Monitoring the performance of your investments is an integral part of sound financial planning.
Suppose that last year, your portfolio generated a 12% return. Was that good or bad? Well, if you are comparing the performance of your portfolio to GICs, then the return was pretty good. If you are comparing your return to an equity index that returned, say, 20%, then the numbers don’t look so good.
The problem of course, is that most investors don’t have 100% of their portfolio in GICs, nor do they have 100% of their portfolio in stocks. Most have a combination of investments that include cash (Treasury bills, bank accounts), fixed income (bonds), and equities (stocks).
If we accept the position that most investors have a diversified portfolio, then we have to also accept that a 12% return tells us nothing about value. It’s like having a son who is seven feet tall. Is that good or bad? It’s good if he wants to play professional basketball. Not so good if he wants ready to wear clothes.
Knowing a quantity such as how tall, how much, percent return, and so on tells us nothing about value. Only by comparing a diversified portfolio against a passive portfolio benchmark, can you make an informed judgment about how well your portfolio did. If your passive benchmark returned 11%, and your portfolio returned 12%, then your portfolio did very well indeed.
A benchmark is simply an independent standard against which performance can be evaluated. A good benchmark has five essential characteristics:
- Unambiguous → The components are clearly specified
- Appropriate → It is consistent with your objectives
- Measurable → Performance can be established frequently
- Current → It is based on marketable securities
- Investable → It can be replicated and the components can be purchased separately
At Croft Financial Group we use what we call the “Croft Real World Indexes” as our passive benchmarks. These are three globally diversified index-based portfolios based on the FPX Indexes originally co-developed by Richard Croft. These indexes are diversified by asset mix and geographic region, and are re balanced annually. What makes these benchmarks different is that they are investable, and they include a basket of index-based exchange traded funds. The Croft Real World Indexes take the process a step further and adjust the FPX Indexes for a 1% management fee, about the average fee paid by Canadian investors for portfolio management.
When we talk about asset mix, we are really talking about the percentage of the portfolio that should be allocated to cash, to fixed income, and to stocks. The asset mix is critical, because it determines 85% to 90% of the total return of your portfolio.
Unfortunately, most investors spend too little time understanding asset mix. They buy a specific fund or a certain stock based on its past performance or its potential return. The asset mix is determined by default.
Typically, investors fall into one of three basic categories: conservative; balanced; or growth. You can argue, as some financial institutions do, that three categories are too generic. However, we believe that each client deserves a personalized asset mix that can be accommodated by fine tuning the weightings within our three categories. Bottom line, asset mix is the priority, and for every client there is an appropriate personalized asset mix.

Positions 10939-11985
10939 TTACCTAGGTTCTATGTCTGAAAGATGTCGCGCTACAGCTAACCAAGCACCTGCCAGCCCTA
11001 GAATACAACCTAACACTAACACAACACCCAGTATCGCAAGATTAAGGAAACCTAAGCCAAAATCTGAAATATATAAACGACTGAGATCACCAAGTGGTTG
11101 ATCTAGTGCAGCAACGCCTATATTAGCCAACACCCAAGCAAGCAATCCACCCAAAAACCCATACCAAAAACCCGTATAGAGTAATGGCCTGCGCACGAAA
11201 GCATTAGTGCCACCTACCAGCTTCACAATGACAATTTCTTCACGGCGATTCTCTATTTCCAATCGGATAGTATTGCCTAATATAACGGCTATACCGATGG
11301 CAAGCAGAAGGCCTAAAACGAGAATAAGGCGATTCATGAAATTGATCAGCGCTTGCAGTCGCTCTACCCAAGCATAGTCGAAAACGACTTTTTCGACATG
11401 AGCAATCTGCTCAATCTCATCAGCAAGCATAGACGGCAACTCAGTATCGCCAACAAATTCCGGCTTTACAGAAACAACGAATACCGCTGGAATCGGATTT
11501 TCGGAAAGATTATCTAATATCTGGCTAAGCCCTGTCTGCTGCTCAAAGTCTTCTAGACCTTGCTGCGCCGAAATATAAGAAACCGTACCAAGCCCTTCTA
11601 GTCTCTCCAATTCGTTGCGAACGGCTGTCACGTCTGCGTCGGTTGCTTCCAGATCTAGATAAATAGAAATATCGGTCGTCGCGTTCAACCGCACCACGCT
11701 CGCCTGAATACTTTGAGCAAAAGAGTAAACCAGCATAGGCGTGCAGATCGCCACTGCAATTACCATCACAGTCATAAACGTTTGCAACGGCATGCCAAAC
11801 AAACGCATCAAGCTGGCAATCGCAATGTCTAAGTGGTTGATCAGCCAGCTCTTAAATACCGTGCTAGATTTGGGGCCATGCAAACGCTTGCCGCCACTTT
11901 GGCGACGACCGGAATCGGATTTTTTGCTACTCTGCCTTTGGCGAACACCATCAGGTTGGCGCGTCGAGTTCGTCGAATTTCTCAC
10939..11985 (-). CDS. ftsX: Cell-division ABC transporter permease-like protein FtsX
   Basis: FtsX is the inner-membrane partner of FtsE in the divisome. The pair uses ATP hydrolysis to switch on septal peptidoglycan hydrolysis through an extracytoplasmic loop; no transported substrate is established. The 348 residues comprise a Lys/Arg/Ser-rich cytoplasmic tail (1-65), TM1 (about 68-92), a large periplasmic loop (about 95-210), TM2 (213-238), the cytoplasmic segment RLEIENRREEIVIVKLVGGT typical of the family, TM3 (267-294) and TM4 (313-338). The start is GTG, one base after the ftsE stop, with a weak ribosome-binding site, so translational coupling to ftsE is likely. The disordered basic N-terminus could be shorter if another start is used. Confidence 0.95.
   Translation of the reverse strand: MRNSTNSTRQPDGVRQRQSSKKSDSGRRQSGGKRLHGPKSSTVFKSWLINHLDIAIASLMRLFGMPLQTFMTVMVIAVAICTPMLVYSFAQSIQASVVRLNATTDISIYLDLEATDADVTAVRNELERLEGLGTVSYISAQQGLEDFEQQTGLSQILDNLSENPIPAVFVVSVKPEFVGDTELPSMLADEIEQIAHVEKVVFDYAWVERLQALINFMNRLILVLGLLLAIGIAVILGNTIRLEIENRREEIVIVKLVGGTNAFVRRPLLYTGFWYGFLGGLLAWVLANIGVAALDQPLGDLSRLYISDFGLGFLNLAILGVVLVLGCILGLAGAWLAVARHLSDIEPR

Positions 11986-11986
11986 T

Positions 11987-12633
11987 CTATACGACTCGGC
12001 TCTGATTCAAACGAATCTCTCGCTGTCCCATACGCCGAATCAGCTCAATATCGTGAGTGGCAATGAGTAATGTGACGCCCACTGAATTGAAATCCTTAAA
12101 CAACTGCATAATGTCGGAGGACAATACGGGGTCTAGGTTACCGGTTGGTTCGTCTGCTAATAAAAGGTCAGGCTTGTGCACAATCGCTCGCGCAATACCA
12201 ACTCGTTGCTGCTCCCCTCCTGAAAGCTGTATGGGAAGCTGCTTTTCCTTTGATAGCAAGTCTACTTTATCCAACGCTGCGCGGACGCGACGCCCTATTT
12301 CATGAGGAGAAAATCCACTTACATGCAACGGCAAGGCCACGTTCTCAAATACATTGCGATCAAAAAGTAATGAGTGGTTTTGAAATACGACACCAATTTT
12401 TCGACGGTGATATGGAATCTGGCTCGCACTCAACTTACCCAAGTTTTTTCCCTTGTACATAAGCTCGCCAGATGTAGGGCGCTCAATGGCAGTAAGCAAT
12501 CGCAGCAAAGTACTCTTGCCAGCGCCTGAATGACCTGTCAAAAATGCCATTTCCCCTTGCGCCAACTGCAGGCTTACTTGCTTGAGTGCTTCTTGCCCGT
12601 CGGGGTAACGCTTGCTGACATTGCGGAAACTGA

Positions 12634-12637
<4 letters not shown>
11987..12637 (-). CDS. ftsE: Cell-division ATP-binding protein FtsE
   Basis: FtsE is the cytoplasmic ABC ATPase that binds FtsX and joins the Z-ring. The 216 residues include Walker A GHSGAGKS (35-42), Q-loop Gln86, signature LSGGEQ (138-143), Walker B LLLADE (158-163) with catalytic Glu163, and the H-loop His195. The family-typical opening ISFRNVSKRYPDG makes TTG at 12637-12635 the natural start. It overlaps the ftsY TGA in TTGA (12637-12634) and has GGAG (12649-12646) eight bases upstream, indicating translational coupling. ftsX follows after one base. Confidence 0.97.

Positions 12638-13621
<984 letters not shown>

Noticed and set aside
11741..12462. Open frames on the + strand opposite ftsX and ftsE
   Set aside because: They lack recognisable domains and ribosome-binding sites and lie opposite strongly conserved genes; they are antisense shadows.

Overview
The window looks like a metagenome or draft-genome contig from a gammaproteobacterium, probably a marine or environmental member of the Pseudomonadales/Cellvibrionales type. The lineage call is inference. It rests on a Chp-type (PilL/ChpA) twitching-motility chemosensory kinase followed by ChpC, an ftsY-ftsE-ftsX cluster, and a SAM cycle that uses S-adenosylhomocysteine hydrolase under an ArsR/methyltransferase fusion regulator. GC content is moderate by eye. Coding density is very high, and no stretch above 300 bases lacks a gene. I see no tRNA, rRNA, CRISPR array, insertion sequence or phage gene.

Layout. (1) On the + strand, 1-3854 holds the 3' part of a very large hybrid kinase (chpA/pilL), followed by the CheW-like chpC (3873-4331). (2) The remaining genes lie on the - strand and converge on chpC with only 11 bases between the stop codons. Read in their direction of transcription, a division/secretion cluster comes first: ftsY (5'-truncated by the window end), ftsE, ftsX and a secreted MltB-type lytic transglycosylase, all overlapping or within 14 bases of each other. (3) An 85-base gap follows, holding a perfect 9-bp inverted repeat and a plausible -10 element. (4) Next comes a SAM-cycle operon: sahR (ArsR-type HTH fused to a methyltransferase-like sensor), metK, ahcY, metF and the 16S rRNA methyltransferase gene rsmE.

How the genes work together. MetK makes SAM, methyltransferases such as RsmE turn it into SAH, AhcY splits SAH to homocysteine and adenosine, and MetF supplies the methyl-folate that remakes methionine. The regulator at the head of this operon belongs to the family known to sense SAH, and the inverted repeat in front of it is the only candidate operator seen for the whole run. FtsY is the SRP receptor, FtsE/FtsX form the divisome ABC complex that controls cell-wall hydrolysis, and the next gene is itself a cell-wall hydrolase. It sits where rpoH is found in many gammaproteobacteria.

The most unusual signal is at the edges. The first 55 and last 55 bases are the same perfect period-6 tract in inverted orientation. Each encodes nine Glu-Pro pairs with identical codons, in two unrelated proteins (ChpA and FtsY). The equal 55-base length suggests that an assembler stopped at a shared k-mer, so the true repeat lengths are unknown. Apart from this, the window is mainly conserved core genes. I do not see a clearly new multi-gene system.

Accepting the position that there are three typical investor categories, each category has its own unique character.
CONSERVATIVE INVESTORS, for example, want a low-risk income-producing portfolio. They lean toward investments that provide regular returns, even if these returns are low. While others dream of wealth when they invest, conservative investors are motivated by the dread of poverty. Protection of principal is paramount.
We often find retired investors in this category. Either they are building a portfolio for estate planning purposes or they are drawing an income to supplement their living standard. The generally accepted asset mix for a conservative income investor is 20% cash, 50% fixed income, and 30% equity.
BALANCED INVESTORS pay attention to the income side of their portfolio, although generally it is not considered a critical supplement to their standard of living. At least not yet! Often, the balanced investor will simply reinvest the portfolio’s income stream, effectively dollar-cost averaging their investment program.
Balanced investors understand that financial security depends on some growth being attained within the portfolio. To that end, they will spend a great deal of time understanding how much return is required to meet their long-range objectives. They often set more reasonable goals that for the most part can be attained with their investment style. The generally accepted asset mix for a balanced investor is 10% cash, 40% fixed income, and 50% equity.
GROWTH INVESTORS are not at all concerned about income. Usually, they have a long time horizon and often a sizeable net worth. The objective is to maximize the potential growth within the portfolio, taking reasonable risks.
Growth investors have an appreciation for the trade-off between risk and return, and are willing to assume higher levels of risk if it results in better performance. The generally accepted asset mix for growth investors is 10% cash, 20% fixed income, and 70% equity.
The Real World Indexes provide the investor with a reasonable benchmark against which compare how well their particular asset mix is performing. That’s important information, because investors are keenly interested in knowing if the advice they are getting is adding value to their portfolio.
What this means is that now, when you ask, “Is a 12% return is good or bad?” the Croft Real World Index benchmarks can go a long way to giving you an answer.